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How to Collect From Clients: Walk the Walk, Talk the Talk

William H. Mills, Former President and COO, Software Business Technologies

Very few entrepreneurs begin their business ventures with the goal of becoming collection agents. Unfortunately, some of us have found ourselves in this unwelcome and unsavory role as a matter of business survival. Developing a c onsistently successful accounts-receivables program does not have to be a daunting process. By following some straightforward, time-tested guidelines, you can implement a "win-win" strategy that gets your invoices paid on time and allows you to maintain positive, long-term business relationships with clients. What follows is a discussion of how to walk the walk, and talk the talk, of collection.

Money Talks, and So Must You

Why do some business owners seldom, if ever, voice complaints about past-due balances, while others spend significant time on this problem? Much of the answer begins long before an invoice is sent. Indeed, one of the most valuable changes you can make in your accounts-receivable process is to define payment expectations with your clients in advance of services performed. You can also enter into a formal agreement that includes a sum to be paid up front, and then verbally review what you will do for the clients. Here's how:

  • Establish Financial Boundaries. Discuss money during your first meeting with a client. Explain in a clear and concise manner exactly what you will do for the client, while specifically stating your compensation terms. Discuss in detail, for example, the cost of a visit to the client's site or two rounds of revisions on a project. Your clear communication during this meeting is essential, because it establishes important financial boundaries with the client.
  • Formalize an Agreement. The boundaries discussed at the initial meeting should then be documented in writing. In an obligating agreement, you should list the specific services to be performed or work to be delivered, and the estimated cost of the services or work. This agreement should explicitly state that your client owes you money for work performed or services rendered. The agreement should also specify the terms of payment, including the payment you expect in advance of services.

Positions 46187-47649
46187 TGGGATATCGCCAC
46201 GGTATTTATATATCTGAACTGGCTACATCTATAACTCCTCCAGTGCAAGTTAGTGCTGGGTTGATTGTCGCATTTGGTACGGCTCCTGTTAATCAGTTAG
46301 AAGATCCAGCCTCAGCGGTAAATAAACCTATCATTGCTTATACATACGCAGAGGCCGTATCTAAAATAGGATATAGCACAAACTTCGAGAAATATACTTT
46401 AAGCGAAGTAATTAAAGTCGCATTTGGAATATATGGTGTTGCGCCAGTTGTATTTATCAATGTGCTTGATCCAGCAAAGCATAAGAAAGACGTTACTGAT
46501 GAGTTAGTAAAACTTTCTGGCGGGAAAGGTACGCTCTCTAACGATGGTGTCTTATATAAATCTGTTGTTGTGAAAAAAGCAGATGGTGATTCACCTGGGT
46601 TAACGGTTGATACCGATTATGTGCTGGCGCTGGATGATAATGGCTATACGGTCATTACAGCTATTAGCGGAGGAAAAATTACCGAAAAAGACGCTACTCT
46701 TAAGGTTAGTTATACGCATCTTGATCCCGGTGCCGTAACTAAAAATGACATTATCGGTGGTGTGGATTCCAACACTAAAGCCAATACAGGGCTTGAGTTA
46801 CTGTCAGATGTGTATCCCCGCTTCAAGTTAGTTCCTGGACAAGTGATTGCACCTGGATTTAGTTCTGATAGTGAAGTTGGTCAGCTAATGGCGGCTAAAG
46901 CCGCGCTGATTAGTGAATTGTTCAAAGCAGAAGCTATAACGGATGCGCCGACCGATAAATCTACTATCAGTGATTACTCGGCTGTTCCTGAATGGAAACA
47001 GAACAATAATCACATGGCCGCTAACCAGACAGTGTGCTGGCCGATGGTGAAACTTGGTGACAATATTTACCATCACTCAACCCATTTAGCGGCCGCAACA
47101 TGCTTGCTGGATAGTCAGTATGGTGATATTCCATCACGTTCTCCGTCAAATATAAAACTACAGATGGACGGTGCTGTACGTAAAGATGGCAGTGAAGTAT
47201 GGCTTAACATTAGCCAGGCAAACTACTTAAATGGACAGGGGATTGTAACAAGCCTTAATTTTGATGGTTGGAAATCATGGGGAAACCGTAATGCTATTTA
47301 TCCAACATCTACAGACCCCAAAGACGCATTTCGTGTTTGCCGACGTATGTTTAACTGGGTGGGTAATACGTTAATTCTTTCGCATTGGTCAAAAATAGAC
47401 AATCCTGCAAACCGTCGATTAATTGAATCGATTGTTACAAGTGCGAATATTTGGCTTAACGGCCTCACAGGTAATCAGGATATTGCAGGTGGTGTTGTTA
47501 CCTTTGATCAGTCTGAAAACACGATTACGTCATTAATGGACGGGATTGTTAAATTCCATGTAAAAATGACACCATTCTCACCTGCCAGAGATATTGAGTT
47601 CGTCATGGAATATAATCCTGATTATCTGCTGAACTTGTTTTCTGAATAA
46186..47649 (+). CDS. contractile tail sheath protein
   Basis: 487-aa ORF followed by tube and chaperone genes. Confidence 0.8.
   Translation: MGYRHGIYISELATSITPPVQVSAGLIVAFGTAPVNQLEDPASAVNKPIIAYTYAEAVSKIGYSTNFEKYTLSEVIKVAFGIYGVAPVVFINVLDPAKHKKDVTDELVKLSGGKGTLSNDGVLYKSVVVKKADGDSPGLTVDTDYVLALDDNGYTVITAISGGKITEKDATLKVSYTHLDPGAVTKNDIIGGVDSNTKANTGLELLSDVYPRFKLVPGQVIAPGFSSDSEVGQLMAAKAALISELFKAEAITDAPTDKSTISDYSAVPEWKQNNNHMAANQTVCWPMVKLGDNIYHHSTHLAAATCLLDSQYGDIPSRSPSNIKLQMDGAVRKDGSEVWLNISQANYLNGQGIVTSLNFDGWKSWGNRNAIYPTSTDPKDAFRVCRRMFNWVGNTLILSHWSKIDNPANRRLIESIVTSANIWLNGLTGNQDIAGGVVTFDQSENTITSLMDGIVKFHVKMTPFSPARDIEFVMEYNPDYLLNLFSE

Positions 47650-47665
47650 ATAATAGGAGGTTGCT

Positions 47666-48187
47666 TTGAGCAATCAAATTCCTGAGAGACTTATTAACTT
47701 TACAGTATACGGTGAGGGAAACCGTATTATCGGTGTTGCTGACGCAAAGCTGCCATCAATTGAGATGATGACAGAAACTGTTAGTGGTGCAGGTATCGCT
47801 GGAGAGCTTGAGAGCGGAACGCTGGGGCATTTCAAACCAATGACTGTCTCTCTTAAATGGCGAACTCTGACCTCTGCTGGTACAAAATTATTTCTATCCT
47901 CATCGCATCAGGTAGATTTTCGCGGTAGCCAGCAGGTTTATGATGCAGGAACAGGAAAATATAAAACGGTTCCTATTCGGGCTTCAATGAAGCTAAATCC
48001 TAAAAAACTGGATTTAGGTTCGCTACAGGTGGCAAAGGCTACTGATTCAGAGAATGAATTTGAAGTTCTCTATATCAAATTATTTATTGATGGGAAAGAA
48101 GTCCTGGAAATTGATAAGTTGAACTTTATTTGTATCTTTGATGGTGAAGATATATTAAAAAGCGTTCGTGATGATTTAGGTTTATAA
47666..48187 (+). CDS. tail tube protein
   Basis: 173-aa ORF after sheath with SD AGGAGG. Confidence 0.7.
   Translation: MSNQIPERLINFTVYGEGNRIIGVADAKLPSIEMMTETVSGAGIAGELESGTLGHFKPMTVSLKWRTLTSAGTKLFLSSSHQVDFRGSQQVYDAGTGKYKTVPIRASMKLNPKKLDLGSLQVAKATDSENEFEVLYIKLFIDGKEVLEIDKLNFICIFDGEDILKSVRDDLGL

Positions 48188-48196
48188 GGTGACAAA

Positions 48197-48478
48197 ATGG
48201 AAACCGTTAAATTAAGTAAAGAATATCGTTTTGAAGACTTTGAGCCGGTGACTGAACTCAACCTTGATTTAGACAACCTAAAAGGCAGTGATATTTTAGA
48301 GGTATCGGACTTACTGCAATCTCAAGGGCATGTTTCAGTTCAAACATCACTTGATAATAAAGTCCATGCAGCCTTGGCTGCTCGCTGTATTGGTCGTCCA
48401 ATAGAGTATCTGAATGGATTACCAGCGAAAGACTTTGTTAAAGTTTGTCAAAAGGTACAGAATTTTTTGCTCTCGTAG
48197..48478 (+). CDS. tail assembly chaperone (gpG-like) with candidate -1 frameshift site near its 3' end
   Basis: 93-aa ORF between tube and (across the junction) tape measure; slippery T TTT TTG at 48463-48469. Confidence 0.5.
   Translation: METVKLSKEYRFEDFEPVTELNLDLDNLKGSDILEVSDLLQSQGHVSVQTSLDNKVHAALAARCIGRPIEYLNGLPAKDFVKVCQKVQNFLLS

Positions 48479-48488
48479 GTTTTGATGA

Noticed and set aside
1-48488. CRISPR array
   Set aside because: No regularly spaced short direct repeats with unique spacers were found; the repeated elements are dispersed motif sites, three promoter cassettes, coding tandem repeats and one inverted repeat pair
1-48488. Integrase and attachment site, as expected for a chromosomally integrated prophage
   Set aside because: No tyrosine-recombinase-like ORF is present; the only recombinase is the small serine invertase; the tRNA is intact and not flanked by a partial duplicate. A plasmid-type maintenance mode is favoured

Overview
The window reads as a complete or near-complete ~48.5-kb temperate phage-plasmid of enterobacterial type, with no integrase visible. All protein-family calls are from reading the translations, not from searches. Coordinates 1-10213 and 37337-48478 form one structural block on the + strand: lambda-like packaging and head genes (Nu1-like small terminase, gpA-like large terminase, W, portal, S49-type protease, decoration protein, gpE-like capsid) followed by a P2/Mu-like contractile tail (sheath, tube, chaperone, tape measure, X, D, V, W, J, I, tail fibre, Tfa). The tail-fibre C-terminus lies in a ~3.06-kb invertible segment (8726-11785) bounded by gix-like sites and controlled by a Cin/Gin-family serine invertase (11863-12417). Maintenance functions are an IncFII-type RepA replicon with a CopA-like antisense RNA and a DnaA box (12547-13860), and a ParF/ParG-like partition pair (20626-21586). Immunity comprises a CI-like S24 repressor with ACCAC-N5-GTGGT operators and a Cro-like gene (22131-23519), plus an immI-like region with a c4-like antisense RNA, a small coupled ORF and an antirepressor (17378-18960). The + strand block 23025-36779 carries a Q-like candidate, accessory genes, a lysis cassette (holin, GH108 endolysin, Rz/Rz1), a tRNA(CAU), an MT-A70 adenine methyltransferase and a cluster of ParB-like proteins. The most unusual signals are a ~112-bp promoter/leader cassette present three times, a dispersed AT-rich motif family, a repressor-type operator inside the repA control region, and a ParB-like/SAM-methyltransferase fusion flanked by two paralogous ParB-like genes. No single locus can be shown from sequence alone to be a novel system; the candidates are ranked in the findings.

• Request Money in Advance. If it is the accepted practice within the industry, business owners should request a portion of their money in advance. In its professional-services business, SBT requires all clients, large and small, to pay a retainer that lasts across the life the job. Using the terminology of the industry is important, such as "deposit on hardgoods" or "retainer on services." This allows the client to understand you are asking for something others will ask for as well. 

    In one case, we at SBT asked an international freight company with worldwide offices for a down payment of one third. The freight company balked, but we insisted. Even if we came down to one percent from our original request, we would be able to say to other clients that we required this internationally known corporation to pay a portion in advance. Remember, you can acquiesce if the client protests--the freight company understood our position. But if you allow no up-front payment, you will have a much harder time later with other clients, and your cash flow is impacted significantly.
  • Review Verbally. Take the time to review the agreement with your client before signing. This will enable you to reinforce the financial obligation that the agreement specifies. You can also use this verbal review time to inform your client about the value of your work. The talk might go something like this: "By adding these modifications to your system, you'll be able to process incoming orders in approximately half the time it's now taking." Simply stated, you are telling the client exactly what you are providing for a specific dollar amount, and therefore defining the client's expectations. There should be no question at the end of your meeting about what is being delivered, when to expect it, and how much it will cost.

Repeat After Me: "I Will Not Make Collection Calls"

Having personally defined the agenda for payment with your client, your next step in the accounts-receivables plan involves separating yourself from the collection process. Your business role now becomes fostering a long-term relationship with your client. This can be a tall order if you are the person picking up the phone to demand payment. Walking this walk involves two steps:

  • Designate an Agent. It is imperative that the task of reminding clients to pay their bills, as well as more advanced collection activities, be undertaken by someone elsein your office, such as an office manager or administrative assistant. You might also consider hiring a third party to handle the job.